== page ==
Marking the Middle of a Rope

I have been entertaining the idea of putting a middle mark on my new light-green rope, but don’t want to use something that will damage it. I’m thinking of using red food coloring, which I think is water based. Would this be safe to use on my rope?

By Gear Guy | May 22nd, 2017

Knowing where the middle of your rope lies is a SAFETY ISSUE.


I have been entertaining the idea of putting a middle mark on my new light-green rope, but don’t want to use something that will damage it. I’m thinking of using red food coloring, which I think is water based. Would this be safe to use on my rope? —Harriman via rockandice.com

 

Knowing when you are halfway done with anything is valuable information. Imagine driving a car without a fuel gauge. I’m stumped as to why some ropes still don’t have middle marks, and the question of how to mark the middle of a rope is among the most frequently asked here. Knowing where the middle of your rope lies is a SAFETY ISSUE. You need the mark for rigging the rope for rappels and especially for knowing whether you can lower from an anchor. By gum, you even need it for coiling the rope.

But we will deal. The quick answer to your question is “probably.” There are many red food colorings and dyes, the most popular being Red No. 40, which is a petroleum extract and a dye, and another is carmine, which is coloring made from boiled insects such as the cochineal beetle, and is used to perk up the colors of foodstuffs such as yogurt, ice cream and juice. That’s right, maggot, you eat mashed bugs nearly every day.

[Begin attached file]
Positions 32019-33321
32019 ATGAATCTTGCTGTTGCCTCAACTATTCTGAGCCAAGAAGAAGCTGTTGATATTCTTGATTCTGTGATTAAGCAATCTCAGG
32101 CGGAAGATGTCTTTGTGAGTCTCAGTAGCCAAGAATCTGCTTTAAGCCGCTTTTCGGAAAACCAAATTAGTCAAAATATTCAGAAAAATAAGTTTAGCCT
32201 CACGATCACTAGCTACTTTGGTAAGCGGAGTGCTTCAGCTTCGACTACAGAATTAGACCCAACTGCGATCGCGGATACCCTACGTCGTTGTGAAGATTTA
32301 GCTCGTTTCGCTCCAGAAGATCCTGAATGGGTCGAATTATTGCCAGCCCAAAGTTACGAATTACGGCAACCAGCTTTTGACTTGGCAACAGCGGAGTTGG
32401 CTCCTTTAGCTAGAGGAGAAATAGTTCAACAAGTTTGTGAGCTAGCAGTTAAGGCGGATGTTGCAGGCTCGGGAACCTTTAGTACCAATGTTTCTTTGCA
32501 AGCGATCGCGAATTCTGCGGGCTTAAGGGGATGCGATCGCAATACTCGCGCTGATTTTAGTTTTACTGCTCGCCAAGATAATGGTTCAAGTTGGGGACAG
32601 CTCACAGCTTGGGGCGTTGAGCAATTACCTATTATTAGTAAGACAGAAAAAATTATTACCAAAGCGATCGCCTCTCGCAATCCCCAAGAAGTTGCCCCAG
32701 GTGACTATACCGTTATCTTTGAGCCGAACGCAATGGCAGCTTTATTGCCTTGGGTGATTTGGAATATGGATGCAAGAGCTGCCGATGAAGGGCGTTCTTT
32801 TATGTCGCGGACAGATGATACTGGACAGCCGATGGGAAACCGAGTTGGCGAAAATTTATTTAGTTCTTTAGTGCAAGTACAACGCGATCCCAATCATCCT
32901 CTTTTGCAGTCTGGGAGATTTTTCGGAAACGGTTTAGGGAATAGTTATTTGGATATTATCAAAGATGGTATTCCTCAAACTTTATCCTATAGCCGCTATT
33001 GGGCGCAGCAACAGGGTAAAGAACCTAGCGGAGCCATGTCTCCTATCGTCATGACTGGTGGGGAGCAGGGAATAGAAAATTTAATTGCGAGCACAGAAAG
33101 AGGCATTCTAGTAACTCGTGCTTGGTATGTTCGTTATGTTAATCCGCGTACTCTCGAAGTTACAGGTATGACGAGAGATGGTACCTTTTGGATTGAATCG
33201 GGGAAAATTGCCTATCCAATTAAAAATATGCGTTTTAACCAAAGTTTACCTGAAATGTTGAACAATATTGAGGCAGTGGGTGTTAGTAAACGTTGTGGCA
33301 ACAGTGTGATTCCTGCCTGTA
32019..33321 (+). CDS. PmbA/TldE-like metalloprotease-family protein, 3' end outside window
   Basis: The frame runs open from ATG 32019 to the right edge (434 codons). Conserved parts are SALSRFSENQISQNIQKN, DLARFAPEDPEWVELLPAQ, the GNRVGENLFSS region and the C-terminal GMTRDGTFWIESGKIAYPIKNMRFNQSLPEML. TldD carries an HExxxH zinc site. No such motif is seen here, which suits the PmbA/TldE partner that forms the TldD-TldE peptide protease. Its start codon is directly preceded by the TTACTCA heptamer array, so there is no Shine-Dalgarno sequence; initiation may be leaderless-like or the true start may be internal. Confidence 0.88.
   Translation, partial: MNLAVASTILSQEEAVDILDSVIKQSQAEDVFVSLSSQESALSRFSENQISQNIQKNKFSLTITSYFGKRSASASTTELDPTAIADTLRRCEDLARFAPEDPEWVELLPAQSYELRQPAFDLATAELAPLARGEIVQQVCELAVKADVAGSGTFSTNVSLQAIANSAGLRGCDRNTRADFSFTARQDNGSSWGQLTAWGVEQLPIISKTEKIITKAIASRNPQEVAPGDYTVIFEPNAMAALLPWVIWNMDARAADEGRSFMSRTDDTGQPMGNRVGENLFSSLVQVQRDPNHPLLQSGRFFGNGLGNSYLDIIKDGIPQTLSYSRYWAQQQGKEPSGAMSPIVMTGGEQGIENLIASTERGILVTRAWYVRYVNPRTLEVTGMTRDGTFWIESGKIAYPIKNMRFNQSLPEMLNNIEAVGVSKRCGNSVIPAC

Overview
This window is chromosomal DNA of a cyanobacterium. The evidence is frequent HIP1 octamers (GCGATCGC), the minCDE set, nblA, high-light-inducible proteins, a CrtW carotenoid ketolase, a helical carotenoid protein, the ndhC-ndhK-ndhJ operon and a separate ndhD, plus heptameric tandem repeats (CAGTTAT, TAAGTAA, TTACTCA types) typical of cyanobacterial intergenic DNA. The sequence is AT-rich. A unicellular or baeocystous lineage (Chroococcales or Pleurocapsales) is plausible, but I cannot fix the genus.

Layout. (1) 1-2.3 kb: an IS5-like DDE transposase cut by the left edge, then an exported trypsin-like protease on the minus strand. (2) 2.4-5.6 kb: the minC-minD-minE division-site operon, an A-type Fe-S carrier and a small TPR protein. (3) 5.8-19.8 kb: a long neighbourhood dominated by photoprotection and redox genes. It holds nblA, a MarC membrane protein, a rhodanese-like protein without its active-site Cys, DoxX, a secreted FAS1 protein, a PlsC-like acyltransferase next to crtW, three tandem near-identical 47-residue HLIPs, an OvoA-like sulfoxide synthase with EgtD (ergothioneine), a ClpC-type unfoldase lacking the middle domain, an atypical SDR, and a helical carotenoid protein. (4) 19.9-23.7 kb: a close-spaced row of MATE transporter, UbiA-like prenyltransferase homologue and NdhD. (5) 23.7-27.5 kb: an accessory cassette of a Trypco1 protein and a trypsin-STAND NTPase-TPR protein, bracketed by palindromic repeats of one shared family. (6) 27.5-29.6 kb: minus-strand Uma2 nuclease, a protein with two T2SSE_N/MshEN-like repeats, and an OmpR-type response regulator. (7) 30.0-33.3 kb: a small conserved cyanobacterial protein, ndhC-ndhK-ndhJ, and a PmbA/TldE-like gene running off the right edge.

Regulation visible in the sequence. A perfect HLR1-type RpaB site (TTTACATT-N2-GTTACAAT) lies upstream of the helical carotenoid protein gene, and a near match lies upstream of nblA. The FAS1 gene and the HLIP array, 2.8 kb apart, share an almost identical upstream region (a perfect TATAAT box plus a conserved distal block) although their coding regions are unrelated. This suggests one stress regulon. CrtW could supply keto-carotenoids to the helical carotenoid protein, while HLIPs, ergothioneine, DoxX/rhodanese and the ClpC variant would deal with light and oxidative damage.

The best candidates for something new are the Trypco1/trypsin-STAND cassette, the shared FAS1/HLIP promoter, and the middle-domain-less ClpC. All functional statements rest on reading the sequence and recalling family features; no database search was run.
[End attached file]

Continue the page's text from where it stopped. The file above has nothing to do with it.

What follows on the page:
Dyes and colorings used for food might be fine for nylon, but they have not been tested, and would certainly be messy. There are options.

First, though, consider that the UIAA safety commission advised against homemade rope markings after ropes marked with felt-tipped pens held only half as many falls.

Yikes, but in the real world the UIAA warning isn’t especially relevant since to replicate their results you would have to repeatedly fall exactly with that middle marking over an edge or carabiner, and take the savage factor-two fall used in the tests. Then consider that tensile tests on ropes marked with a Sharpie, done by Kolin Powick and crew at Black Diamond, showed that marked ropes still broke at the knot, proving, again, that your tie-in knot is your rope’s weakest point, emphasizing the importance of keeping the ends of your rope in good condition.

As you can see, contradictions abound in the world of marking ropes. Fortunately, as usual, Gear Guy can settle this once and for all: Instead of using some suspect food dye or a pen that may or may not cause your rope to break, buy and use the Beal Rope Marker. This $10 bottle of elixir, available from REI, has, according to REI, been tested and proven safe on Beal, Blue Water, Edelweiss, Lanex, Maxim, PMI and Roca ropes.

Oops, wait a minute. Tests conducted by Mammut, using the Beal Rope Marker on their ropes, showed a decrease in strength by 50 percent for their non-dry ropes and a decrease of 17 percent for their dry ropes. What a cluster! My recommendation is not to mark your rope with anything. Instead, flake the rope from the ends and arrive at the middle, and always knot the free ends to prevent rappelling or being lowered off them. Next!

 

This article appeared in Rock and Ice issue 199 (January 2012).

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